There are problems finding people with the right experience, but Austin says the company adopts what she describes as a pragmatic approach to dealing with this by investing in skills and training. Graduates are offered a comprehensive life-long learning package in which they can train across the company and across sectors. To encourage undergraduates, Alstom operates an ‘Ambassador’ programme in which individuals with particular skillsets work alongside university teachers.
Rich seam of new talent
Siemens, which is building a training centre in Newcastle, also recruits people from other sectors, such as the Armed Forces, taking about half a year to retrain each employee. The richest potential source of relevant skills – especially for wind power – is the North Sea oil industry, which employs people with skillsets that are very adaptable to the renewable and clean energy sector. Mechanical, electrical and electronic engineers metallurgists maintenance and operational technicians and commercial analysts are the types of experienced staff companies would need to recruit if the UK is to build a major wind power production centre.
To deal with the competition from oil and gas companies, which offer better remuneration, Siemens has developed a corporate schools visiting scheme known as Generation 21, which aims to ignite young people’s interest in renewable energy. Like Austin, Siemens Renewable’s HR manager Martin Hottass suggests that the futuristic image of these industries may be a draw. “Applications for apprenticeships have gone up, but the development of schemes specifically for wind power might also be needed,” he says.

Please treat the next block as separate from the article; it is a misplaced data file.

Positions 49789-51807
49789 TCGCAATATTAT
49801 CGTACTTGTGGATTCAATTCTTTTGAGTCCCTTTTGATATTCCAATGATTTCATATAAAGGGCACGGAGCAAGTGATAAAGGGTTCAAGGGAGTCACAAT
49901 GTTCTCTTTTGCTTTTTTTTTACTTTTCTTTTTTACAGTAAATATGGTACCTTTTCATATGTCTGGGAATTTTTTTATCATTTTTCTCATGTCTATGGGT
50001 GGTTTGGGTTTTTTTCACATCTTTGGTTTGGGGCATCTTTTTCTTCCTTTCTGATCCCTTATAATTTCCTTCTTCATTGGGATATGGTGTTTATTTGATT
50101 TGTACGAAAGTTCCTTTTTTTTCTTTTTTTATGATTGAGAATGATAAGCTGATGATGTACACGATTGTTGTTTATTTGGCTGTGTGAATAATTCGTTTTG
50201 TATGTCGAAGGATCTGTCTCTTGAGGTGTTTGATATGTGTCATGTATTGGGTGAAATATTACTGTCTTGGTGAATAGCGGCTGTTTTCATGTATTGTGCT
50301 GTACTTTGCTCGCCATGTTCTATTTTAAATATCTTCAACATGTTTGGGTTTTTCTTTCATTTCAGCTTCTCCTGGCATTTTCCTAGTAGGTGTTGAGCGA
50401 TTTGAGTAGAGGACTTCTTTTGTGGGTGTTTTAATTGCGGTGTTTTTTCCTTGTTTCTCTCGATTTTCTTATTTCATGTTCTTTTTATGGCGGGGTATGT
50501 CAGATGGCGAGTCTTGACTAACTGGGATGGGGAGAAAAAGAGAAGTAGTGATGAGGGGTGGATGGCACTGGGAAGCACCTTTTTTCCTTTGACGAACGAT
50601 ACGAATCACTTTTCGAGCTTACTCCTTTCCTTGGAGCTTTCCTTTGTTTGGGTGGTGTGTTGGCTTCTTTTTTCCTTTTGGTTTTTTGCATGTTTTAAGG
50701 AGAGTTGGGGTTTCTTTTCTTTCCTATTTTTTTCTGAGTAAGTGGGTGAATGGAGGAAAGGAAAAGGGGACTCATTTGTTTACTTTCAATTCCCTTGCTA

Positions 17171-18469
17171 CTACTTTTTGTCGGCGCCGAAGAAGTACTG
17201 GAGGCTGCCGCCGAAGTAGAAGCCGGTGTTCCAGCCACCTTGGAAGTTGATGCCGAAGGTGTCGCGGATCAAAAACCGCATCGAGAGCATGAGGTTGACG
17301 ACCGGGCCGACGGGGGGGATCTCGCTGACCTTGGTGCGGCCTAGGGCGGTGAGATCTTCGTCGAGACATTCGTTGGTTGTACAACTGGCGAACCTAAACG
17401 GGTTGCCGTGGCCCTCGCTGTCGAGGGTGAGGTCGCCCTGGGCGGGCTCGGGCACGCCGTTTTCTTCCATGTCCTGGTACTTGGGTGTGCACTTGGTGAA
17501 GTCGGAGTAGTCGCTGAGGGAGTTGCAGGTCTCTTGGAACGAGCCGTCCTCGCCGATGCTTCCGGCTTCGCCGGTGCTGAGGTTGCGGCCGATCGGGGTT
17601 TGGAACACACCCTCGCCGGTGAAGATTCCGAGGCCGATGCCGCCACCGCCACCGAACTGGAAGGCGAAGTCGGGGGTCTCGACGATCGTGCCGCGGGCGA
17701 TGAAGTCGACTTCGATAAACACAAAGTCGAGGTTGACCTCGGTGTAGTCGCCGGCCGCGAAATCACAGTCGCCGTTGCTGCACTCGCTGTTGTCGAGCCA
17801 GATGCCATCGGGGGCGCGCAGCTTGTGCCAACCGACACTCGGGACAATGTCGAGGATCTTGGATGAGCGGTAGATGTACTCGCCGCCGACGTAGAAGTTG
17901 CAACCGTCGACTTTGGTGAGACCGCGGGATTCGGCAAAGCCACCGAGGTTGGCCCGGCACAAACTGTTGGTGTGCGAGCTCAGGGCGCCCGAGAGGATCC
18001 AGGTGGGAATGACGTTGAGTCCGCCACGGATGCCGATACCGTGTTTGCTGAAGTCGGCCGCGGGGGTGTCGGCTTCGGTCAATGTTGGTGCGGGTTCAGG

Pro Enviro, a skills consultancy that has advised the government, wants more agreements between Sector Skills Councils, training providers and employers, and the creation of a skills academy for environmental business.
Implications for HR
While the skills problems in engineering are likely to intensify as clean energy technologies evolve, will these challenges, and the solutions developed by HR departments in these companies, provide extra job opportunities for HR professionals?